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Russia Begins Issuing Passports to Crimeans, Ukraine to Set Up New Visa Regime

Published: March 20, 2014 (Issue # 1802)



  • Ukraine said it would introduce a visa regime with Russia.
    Photo: Lider.mk

Russia has started handing out passports to residents of Crimea, while Ukraine said it would introduce a visa regime with its former Soviet neighbor following Moscow's takeover of the Black Sea peninsula.

Ahead of the introduction of full-fledged visa requirements, Ukraine's government has ordered its Foreign Ministry to develop regulations "within hours" that would require Russian citizens to carry special passports instead of domestic identification papers to enter Ukraine, head of the National Security and Defense Council Andriy Parubiy said Wednesday, Interfax reported.

The Foreign Ministry "has been ordered to implement this decision in the shortest time that is technically possible," he said.

Ukraine does not recognize dual citizenship, which means that Crimeans who choose to receive Russian passports may have to apply for a visa to visit their former homeland.

Head of Russia's Federal Migration Service Konstantin Romodanovsky said his agency had opened up offices in Crimea to hand out Russian passports to "everyone who applies," Itar-Tass reported. A batch of passports has already been issued, he added.

Russian issues two types of passports: a domestic one, which is the main identification document for Russians at home, and a separate one for traveling abroad. Applications for foreign-travel documents usually take at least a month to process.

Parubiy said Ukraine had also decided to leave the Moscow-led alliance of former Soviet states, the so-called Commonwealth of Independent States, or CIS, that was formed after the 1991 breakup of the Soviet Union.

Another former Soviet republic, Georgia, has also left the regional alliance, after Moscow supported the separatist drive of two of its territories in 2008.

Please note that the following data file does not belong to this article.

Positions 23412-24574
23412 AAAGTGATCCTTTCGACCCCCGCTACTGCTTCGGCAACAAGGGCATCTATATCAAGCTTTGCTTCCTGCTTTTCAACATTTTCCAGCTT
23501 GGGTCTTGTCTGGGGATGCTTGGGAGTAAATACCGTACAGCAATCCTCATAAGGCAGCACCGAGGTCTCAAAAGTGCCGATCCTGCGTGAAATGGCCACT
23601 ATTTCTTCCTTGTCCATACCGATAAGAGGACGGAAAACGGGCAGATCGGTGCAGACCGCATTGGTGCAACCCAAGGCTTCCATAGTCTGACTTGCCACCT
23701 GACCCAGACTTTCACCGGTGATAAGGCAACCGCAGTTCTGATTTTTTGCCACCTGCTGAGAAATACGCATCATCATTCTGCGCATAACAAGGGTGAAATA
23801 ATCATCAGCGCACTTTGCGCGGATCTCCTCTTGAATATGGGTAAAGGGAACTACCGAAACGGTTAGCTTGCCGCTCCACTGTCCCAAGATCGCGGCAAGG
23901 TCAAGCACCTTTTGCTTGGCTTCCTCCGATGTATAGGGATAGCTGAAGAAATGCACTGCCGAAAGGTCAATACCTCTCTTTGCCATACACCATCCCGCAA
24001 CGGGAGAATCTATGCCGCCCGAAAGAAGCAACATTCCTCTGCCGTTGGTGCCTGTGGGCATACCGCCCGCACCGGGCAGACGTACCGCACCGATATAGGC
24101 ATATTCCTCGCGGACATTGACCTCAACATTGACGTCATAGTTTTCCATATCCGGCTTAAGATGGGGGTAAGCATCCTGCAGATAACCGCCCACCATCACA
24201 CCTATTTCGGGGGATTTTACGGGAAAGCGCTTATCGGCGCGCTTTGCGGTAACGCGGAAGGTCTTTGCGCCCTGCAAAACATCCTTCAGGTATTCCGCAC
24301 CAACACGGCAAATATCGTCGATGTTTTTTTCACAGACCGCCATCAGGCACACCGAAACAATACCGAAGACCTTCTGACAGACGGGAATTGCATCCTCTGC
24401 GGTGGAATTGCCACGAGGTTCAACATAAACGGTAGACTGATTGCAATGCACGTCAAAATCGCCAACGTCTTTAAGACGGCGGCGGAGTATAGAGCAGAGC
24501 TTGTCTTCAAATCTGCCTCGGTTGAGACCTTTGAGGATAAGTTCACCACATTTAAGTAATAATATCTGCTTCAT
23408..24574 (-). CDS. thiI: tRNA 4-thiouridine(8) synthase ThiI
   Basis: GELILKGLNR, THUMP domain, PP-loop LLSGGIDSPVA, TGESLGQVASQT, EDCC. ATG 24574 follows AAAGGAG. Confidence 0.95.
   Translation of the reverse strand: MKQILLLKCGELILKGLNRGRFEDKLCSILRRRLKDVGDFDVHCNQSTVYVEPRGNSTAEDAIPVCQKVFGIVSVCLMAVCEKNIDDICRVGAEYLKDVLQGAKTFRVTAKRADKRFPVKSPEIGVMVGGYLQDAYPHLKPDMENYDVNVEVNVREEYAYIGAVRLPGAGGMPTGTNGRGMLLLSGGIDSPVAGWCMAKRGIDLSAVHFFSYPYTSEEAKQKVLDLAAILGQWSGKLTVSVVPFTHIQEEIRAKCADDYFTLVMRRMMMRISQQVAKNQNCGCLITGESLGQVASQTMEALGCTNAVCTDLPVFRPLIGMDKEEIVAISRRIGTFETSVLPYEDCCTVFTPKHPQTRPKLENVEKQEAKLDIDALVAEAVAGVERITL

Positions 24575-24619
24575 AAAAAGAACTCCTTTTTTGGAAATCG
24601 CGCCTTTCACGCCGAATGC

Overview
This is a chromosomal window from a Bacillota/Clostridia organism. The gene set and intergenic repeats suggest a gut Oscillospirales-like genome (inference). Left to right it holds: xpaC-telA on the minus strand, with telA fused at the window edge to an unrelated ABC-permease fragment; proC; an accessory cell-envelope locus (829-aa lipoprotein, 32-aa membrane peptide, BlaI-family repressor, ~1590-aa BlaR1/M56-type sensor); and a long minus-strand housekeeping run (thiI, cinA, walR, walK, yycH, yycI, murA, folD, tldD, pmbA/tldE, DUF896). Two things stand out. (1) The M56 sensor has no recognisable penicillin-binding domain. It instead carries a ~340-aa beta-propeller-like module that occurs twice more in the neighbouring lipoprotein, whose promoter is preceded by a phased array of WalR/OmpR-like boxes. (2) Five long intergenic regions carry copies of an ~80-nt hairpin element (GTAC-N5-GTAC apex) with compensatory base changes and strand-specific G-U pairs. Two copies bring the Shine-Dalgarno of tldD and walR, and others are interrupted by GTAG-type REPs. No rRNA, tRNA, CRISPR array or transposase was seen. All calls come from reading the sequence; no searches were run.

Ukraine would seek United Nations support for turning Crimea into a demilitarized zone, Parubiy said, Reuters reported.





 


ALL ABOUT TOWN

Friday, Oct. 31


Put your grammar and logical thinking to the test in a fun and friendly environment during the British Book Centers Board Game Evening starting at 5 p.m. today. The event is free and all are welcome to attend.



Saturday, Nov. 1


The men and women who dedicate their lives to fitness get their chance to compete for the title of best body in Russia at todays Grand Prix Fitness House PRO, the nations premier bodybuilding competition. Not only will men and women be competing for thousands of dollars in prizes and a trip to represent their nation at Mr. Olympia but sporting goods and nutritional supplements will also be available for sale. Learn more about the culture of the Indian subcontinent during Diwali, the annual festival of lights that will be celebrated in St. Petersburg this weekend at the Culture Palace on Tambovskaya Ul. For 100 rubles ($2.40), festival-goers listen to Indian music, try on traditional Indian outfits and sample dishes highlighting the culinary diversity of the billion-plus people in the South Asian superpower.



Sunday, Nov. 2


Check out the latest video and interactive games at the Gaming Festival at the Mayakovsky Library ending today. Meet with the developers of the popular and learn more about their work, or learn how to play one of their creations with the opportunity to ask the creators themselves about the exact rules.



Monday, Nov. 3


Non-athletes can get feed their need for competition without breaking a sweat at the Rock-Paper-Scissors tournament this evening at the Cube Bar at Lomonosova 1. Referees will judge the validity of each matchup award points to winners while the citys elite fight for the chance to be called the best of the best. Those hoping to play must arrange a team beforehand and pay 200 rubles ($4.80) to enter.



Tuesday, Nov. 4


Attend the premiere of Canadian director Xavier Dolans latest film Mommy at the Avrora theater this evening. The fifth picture from the 25-year-old, it is the story of an unruly teenager but the most alluring (or unappealing) aspect is the way the film was shot: in a 1:1 format that is more reminiscent of Instagram videos than cinematic art. Tickets cost 400 rubles ($9.60) and snacks and drinks will be available.



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